Of Victory and Pair Programming

It’s been 3 weeks, 450 man-hours and 6,880 lines of code, and it’s done.

Working as a developer for a call center, I often see some interesting and rather challenging projects. The latest is no different. One of our largest clients (a major bank) asked us to develop an application to assist in processing credit card applications.

While the original request seemed simple, the final specification though was far less simple. A highly dynamic, intelligent, and multi-language application was needed. It’s been close to three months since development started, and 3 weeks since the current major update was started.

Weighing in at 22,880 lines – this is a rather large application, highly dynamic, fault tolerant, and has complete multi-lingual support.  Built in VB.NET and based on the .NET Framework 2.0, this is the largest .NET application I’ve seen though to production.

Not only was this one of the larger .NET applications I’ve worked on, this is also the first project I’ve worked on using a Pair Programming methodology. I joined the project about 1/4th into the initial development, and since then I’ve been working extensively with Laura to complete the project.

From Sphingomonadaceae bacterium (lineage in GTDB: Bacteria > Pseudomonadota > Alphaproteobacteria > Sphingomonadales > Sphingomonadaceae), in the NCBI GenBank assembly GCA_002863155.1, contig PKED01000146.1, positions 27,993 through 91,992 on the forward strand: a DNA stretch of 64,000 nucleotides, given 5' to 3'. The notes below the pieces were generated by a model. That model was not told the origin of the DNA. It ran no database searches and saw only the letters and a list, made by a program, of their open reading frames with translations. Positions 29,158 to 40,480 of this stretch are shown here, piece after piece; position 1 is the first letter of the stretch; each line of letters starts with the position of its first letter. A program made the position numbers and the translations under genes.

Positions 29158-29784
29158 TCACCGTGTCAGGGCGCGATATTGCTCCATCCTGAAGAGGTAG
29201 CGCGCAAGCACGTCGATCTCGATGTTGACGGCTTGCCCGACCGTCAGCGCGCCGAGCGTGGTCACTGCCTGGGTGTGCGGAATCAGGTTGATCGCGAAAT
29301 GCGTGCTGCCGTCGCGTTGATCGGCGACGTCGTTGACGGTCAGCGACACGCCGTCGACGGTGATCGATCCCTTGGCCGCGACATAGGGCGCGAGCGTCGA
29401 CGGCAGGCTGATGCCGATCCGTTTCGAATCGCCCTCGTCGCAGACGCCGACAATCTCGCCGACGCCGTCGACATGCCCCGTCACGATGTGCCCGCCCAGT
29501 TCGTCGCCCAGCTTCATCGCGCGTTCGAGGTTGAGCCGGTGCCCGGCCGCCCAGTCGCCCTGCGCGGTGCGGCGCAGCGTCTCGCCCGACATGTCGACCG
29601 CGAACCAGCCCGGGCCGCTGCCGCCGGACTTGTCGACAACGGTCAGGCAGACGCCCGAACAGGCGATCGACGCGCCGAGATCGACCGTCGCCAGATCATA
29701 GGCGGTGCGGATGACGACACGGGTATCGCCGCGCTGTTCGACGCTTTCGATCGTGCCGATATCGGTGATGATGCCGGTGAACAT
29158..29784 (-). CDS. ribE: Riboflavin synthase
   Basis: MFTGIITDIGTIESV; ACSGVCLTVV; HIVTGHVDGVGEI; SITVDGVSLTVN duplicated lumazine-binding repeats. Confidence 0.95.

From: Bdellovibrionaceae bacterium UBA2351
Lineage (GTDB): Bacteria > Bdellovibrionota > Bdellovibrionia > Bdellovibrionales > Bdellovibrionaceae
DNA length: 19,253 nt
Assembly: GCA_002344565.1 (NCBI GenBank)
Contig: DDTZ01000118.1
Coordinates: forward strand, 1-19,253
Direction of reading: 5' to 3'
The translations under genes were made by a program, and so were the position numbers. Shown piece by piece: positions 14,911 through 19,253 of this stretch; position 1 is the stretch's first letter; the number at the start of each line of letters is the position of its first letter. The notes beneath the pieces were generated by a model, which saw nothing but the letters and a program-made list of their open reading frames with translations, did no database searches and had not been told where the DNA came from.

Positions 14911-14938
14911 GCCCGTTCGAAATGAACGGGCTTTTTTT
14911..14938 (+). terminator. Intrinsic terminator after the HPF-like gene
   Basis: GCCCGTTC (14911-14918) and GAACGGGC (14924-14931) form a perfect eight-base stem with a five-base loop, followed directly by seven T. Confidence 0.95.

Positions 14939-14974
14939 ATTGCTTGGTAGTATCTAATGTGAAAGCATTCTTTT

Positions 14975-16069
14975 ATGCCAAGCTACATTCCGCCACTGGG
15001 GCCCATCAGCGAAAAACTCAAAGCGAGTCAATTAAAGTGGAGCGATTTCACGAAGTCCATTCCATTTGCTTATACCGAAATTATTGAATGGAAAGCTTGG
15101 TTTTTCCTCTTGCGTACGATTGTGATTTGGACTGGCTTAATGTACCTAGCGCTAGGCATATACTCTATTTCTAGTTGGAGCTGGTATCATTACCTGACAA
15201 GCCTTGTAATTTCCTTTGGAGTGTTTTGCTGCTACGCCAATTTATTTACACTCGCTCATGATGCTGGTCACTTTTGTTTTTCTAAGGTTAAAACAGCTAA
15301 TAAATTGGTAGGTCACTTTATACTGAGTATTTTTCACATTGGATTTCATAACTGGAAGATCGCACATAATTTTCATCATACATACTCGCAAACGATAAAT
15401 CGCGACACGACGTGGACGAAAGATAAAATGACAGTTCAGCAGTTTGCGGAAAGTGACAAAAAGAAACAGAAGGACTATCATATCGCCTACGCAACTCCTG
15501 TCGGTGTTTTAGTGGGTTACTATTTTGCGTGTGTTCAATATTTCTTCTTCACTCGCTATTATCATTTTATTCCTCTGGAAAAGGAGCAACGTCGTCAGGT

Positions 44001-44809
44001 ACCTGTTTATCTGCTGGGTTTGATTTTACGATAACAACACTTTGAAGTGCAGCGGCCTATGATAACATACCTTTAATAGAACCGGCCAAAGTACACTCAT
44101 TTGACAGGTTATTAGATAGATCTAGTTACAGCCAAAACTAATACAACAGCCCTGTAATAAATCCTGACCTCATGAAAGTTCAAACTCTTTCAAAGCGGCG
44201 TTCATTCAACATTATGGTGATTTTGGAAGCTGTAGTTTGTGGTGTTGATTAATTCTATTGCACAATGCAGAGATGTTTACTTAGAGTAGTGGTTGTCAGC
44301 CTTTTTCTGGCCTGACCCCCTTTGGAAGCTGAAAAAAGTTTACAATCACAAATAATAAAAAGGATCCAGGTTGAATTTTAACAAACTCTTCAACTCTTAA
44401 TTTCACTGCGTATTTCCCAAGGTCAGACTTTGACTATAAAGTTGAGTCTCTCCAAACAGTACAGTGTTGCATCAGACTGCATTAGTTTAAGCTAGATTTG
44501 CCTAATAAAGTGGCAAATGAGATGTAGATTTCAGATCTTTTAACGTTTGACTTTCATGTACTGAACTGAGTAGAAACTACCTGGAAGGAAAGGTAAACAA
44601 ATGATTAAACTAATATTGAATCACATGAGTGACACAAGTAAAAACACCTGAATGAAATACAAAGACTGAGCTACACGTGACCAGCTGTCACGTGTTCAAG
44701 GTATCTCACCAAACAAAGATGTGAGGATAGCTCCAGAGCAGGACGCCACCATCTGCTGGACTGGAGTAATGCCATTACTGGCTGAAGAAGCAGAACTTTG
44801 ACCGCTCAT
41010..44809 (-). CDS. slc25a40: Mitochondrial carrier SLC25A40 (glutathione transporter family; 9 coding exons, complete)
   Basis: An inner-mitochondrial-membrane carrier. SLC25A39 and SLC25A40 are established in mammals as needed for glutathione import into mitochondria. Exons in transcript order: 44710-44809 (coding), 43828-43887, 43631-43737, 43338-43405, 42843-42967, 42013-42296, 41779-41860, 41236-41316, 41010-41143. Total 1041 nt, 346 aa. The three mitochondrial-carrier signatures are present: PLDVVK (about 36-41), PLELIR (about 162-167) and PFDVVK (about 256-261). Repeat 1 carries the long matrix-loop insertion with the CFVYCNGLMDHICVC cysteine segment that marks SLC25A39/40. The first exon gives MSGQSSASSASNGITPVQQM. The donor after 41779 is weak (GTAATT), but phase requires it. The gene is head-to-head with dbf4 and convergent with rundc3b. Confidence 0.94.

After reading about the methods used by High Moon Studios, Laura and I decided to attempt pair programming. In March when this project was first mentioned, we decided this would be the ideal project to go forward with this experiment.

To ease development, I acquired an HP desktop (with a few upgrades) and Laura provided a pair of keyboards and mice for use as a development workstation. With two developers at a single computer, the boost in productivity is remarkable. While I always believed that pair programming could not add significantly to productivity, the quality and speed of development of this project proved me wrong.

With nearly 23,000 lines of fully optimized code, and early testing showing remarkably few bugs, the short development timeframe makes this a remarkable project. When this project started I wouldn’t have dared to dream we could achieve so much, so quickly.

Looking back at the progress made, I’m now a believer that pair programming is the way to go. While I still have many reservations about the concepts of Extreme Programming, at least this aspect is a good idea.